One of the most important outcomes of the Children’s Poly-Olbion has been the project’s contribution towards the implementation of a new working paradigm for delivering children’s outreach education, particularly educational strategies linking minority groups with “high” cultural material.
We feel that traditional barriers to confident access to that material amongst disabled and marginalised children can be thoughtfully dismantled through innovative partnerships, lateral, cross-discipline thinking and skilled, imaginative practice. We strongly support the huge benefits of using complex literature, particularly poetry and drama, within ALN and SEND education, especially with children and young adults with autism or communicative issues.
Within the project, we approached the text from multiple directions: the meaning of the poem shifting like a kaleidoscope depending on the group and individual. In Woodstock, at SENSS Ormerod, Rona Smith and Jane Rowles, for example, deciding to begin to translate, for the first time in history, the text into braille. Below are their Braille Translations, created in Grade 2 Braille on Braille paper and framed for the Royal Geographical Society:
Braille is a writing system which enables blind and partially sighted people to read through touch. It was invented by Louis Braille (1809-1852), who lost his vision in a childhood accident and later became a teacher of the blind.
Braille consists of patterns of raised dots arranged in cells of up to six dots in a 3 x 2 configuration. Each cell represents a letter, numeral or punctuation mark. Some frequently used words and letter combinations also have their own single cell patterns. It was based on a tactile military code developed by Charles Barbier known as night writing or sonography.
The three extracts translated are as follows:
FROM SONG XX
The Colewort, Colifloure, and Cabidge in their season,
The Rouncefall, great Beanes, and early ripening Peason;
The Onion, Scallion, Leeke, which Housewiues highly rate;
Their kinsman Garlicke then, the poore mans Mithridate;
The savory Parsnip next, and Carret pleasing food;
The Skirret (which some say) in Sallats stirres the blood;
The Turnip, tasting well to Clownes in Winter weather.
Thus in our verse we put, Roots, Hearbs, and Fruits together.
The great moyst Pumpion then, that on the ground doth lie,
A purer of his kind, the sweet Muske-million by;
Which dainty pallats now, because they would not want,
Have kindly learnt to set, as yearely to transplant:
The Radish somewhat hote, yet urine doth provoke;
The Cucumber as cold, the heating Artichoke;
The Citrons, which our soyle not easly doth affourd;
The Rampion rare as that, the hardly gotten Gourd.
FROM SONG V
Now Sabrine, as a Queene, miraculouslie faire,
Is absolutelie plac’t in her Emperiall Chaire
Of Crystall richlie wrought, that gloriously did shine,
Her Grace becomming well, a creature so Divine:
And as her God-like selfe, so glorious was her Throne,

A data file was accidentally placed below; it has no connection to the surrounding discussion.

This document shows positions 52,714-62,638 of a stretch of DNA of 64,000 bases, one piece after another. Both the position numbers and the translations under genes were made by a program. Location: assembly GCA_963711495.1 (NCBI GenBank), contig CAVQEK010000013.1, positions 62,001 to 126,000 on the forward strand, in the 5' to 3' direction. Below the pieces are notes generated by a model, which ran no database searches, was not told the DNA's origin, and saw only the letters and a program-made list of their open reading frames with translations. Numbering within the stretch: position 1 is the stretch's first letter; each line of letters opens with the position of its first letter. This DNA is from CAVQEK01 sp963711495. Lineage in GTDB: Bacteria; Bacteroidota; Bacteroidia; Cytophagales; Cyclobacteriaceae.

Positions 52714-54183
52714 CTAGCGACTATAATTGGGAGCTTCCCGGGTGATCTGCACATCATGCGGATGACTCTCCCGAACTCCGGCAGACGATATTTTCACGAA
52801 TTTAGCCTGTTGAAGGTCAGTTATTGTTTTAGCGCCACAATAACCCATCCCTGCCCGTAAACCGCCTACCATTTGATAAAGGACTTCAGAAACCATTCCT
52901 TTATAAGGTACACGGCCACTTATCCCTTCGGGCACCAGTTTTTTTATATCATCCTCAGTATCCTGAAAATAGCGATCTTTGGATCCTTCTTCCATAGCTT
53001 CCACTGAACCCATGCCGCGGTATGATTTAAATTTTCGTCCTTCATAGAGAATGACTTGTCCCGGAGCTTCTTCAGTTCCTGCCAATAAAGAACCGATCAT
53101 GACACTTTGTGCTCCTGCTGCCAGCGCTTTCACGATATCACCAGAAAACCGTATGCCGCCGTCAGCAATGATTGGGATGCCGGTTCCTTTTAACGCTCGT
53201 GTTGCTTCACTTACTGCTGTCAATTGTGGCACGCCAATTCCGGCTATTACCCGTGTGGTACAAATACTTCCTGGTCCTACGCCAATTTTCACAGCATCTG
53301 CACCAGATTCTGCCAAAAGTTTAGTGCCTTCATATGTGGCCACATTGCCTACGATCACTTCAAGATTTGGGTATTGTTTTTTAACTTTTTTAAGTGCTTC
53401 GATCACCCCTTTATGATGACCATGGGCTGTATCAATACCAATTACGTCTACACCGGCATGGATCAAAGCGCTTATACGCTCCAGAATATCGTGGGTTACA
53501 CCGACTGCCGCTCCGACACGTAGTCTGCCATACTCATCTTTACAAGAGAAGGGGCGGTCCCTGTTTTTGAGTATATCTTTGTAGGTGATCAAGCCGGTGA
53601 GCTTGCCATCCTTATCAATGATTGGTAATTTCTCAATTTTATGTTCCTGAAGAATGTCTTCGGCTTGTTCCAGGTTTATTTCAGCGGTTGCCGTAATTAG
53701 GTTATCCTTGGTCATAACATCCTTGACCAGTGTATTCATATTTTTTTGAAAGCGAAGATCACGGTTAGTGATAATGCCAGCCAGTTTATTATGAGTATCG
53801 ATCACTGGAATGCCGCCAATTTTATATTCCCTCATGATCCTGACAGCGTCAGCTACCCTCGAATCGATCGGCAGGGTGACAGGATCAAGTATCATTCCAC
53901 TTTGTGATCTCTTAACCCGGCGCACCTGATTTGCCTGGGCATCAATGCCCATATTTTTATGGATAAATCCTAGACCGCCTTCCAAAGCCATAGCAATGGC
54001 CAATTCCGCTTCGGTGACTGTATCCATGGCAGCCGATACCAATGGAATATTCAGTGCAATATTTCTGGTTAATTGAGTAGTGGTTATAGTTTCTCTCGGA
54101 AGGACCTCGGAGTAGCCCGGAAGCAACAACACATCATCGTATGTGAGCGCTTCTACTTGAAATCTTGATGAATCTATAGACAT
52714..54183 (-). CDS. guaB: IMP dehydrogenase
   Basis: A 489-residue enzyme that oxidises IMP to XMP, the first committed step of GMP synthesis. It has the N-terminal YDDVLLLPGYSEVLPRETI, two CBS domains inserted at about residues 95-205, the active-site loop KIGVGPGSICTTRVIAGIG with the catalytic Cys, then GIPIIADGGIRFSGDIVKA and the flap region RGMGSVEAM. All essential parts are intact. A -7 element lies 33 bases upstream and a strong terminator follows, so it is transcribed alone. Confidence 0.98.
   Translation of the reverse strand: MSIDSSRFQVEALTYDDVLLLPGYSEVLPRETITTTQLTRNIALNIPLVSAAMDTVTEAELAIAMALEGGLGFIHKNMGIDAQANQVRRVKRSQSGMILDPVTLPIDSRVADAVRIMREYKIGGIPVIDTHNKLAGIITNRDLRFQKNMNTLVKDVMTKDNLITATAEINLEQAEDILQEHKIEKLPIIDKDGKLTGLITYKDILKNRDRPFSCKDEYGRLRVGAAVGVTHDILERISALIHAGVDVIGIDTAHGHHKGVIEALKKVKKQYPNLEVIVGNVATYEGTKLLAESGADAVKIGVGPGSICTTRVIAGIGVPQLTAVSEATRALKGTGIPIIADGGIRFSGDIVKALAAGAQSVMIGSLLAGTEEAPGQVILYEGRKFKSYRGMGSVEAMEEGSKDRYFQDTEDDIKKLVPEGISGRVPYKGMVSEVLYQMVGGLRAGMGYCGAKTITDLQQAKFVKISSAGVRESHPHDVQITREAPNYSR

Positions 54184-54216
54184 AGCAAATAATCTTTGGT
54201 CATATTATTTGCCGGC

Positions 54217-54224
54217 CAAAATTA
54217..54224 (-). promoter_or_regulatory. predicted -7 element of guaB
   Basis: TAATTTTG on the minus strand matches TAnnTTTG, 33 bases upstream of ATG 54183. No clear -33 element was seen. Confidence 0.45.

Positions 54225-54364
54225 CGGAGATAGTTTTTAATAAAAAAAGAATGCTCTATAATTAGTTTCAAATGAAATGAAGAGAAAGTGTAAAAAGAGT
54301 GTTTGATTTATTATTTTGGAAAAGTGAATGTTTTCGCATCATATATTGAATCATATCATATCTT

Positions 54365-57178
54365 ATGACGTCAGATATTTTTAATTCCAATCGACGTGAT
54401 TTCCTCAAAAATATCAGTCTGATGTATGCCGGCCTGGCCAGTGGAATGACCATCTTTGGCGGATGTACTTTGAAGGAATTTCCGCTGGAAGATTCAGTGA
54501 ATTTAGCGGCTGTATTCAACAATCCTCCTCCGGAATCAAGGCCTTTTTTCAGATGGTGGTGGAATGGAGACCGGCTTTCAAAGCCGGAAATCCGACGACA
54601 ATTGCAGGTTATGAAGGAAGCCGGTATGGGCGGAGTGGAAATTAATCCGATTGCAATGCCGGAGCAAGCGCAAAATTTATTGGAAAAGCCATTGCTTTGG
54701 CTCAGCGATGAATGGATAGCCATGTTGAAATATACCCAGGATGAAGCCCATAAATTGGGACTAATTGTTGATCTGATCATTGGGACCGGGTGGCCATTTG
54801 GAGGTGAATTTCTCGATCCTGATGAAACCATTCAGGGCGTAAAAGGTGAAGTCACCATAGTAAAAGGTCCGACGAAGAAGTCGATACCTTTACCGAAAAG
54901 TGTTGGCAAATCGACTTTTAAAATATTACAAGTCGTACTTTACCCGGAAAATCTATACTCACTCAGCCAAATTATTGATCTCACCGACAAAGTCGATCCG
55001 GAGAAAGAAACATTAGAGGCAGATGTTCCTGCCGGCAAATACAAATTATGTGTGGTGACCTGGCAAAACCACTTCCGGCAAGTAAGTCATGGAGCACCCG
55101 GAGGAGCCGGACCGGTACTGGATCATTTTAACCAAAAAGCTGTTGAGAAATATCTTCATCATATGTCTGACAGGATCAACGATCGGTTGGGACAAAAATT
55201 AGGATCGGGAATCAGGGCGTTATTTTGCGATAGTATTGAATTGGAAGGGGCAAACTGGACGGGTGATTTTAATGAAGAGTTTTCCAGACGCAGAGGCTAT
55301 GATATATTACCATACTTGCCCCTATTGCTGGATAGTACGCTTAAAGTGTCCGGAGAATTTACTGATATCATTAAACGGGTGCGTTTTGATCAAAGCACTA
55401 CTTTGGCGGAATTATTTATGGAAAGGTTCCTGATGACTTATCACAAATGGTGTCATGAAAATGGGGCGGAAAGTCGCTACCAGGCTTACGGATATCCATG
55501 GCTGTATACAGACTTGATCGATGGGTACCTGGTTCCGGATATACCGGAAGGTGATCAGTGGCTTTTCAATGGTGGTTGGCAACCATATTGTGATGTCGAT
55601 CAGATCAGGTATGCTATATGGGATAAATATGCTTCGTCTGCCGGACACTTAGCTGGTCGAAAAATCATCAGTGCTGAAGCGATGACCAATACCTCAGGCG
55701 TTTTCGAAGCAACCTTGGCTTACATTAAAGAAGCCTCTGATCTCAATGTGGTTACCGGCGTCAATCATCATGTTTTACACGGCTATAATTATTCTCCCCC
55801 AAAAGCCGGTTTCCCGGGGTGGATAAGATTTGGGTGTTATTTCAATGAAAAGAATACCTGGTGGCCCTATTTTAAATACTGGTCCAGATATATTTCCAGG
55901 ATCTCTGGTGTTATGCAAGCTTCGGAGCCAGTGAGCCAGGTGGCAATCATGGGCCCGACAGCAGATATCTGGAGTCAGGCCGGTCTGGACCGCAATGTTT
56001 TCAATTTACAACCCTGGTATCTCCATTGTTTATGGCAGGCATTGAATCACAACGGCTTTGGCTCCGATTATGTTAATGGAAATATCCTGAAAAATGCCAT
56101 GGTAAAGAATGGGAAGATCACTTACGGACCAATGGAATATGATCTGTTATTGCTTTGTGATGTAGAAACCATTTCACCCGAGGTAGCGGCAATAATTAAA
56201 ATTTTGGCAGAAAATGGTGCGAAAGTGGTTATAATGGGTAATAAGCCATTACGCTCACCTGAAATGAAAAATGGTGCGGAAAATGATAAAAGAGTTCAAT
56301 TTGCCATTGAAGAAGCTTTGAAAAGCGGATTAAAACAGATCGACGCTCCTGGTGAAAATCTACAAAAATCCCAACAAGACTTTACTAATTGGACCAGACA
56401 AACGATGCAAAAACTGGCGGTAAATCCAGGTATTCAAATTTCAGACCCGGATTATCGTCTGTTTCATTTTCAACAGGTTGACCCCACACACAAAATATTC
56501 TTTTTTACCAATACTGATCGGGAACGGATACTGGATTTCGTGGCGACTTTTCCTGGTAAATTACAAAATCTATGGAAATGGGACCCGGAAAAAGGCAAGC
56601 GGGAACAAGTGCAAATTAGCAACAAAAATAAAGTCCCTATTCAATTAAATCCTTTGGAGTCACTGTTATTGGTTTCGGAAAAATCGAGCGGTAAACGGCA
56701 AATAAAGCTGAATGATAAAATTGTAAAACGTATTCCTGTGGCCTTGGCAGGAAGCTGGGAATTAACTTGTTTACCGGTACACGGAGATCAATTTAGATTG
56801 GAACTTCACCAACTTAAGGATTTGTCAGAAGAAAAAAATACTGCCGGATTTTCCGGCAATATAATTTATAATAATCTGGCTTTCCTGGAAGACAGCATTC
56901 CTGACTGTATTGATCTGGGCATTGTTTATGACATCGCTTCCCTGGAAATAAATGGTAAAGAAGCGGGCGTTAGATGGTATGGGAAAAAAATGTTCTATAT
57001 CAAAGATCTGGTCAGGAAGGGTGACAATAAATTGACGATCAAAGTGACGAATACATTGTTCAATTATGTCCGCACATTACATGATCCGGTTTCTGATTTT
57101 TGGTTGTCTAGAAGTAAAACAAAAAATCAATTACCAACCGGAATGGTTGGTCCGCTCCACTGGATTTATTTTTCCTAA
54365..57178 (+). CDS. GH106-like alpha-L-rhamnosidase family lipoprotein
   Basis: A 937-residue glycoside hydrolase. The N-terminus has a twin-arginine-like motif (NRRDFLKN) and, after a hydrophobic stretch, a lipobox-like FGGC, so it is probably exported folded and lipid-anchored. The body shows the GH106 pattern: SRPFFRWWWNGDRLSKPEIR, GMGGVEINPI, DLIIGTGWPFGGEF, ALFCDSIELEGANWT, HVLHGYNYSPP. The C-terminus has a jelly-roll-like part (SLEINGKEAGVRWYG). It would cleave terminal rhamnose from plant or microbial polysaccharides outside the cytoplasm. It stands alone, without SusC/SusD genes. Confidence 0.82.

In which himselfe to sit great Neptune had been known;
Whereon there were ingrau’d those Nymphs the God had woo’d,
And every severall shape wherein for love he su’d;
Each daughter, her estate and beautie, every sonne;
What Nations he had rul’d, what Countries he had wonne.
No Fish in this wide waste but with exceeding cost
Was there in Antique worke most curiously imbost.
Shee, in a watchet weed, with manie a curious waue,
Which as a princelie gift great Amphitrite gaue;
Whose skirts were to the knee, with Corall fring’d belowe
To grace her goodly steppes. And where she meant to goe,
The path was strew’d with Pearle: which though they Orient
Yet scarce knowne from her feet, they were so wondrous cleere:
To whom the Mermaids hold her Glasse, that she may see
Before all other Floods how farre her beauties bee.
FROM SONG IX
OF all the Cambrian Shires their heads that beare so hie,
And farth’st survay their soyles with an ambitious eye,
Merviniaa for her Hills, as for their matchlesse crowds,
The neerest that are said to kisse the wandring clowds,
Especiall Audience craves, offended with the throng,
That shee of all the rest neglected was so long:
Alleaging for her selfe; When through the Saxons pride,
The God-like race of Brute to Severns setting side
Were cruelly inforc’t, her Mountaines did relieue
Those, whom devouring warre else every-where did grieve.
And when all Wales beside (by Fortune or by might)
Vnto her ancient foe resign’d her ancient right,
A constant Mayden still shee onely did remaine,
The last her genuine lawes which stoutly did retaine.
And as each one is prays’d for her peculiar things;
So onely shee is rich, in Mountaines, Meres, and Springs,
And holds her selfe as great in her superfluous wast,
As others by their Townes, and fruitfull tillage grac’t.
Rampion: the edible white root of the bellflower
Musk-million: a type of melon with aromatic, orange flesh
Watchet: a light blue, the colour of the water in which the nymphs reside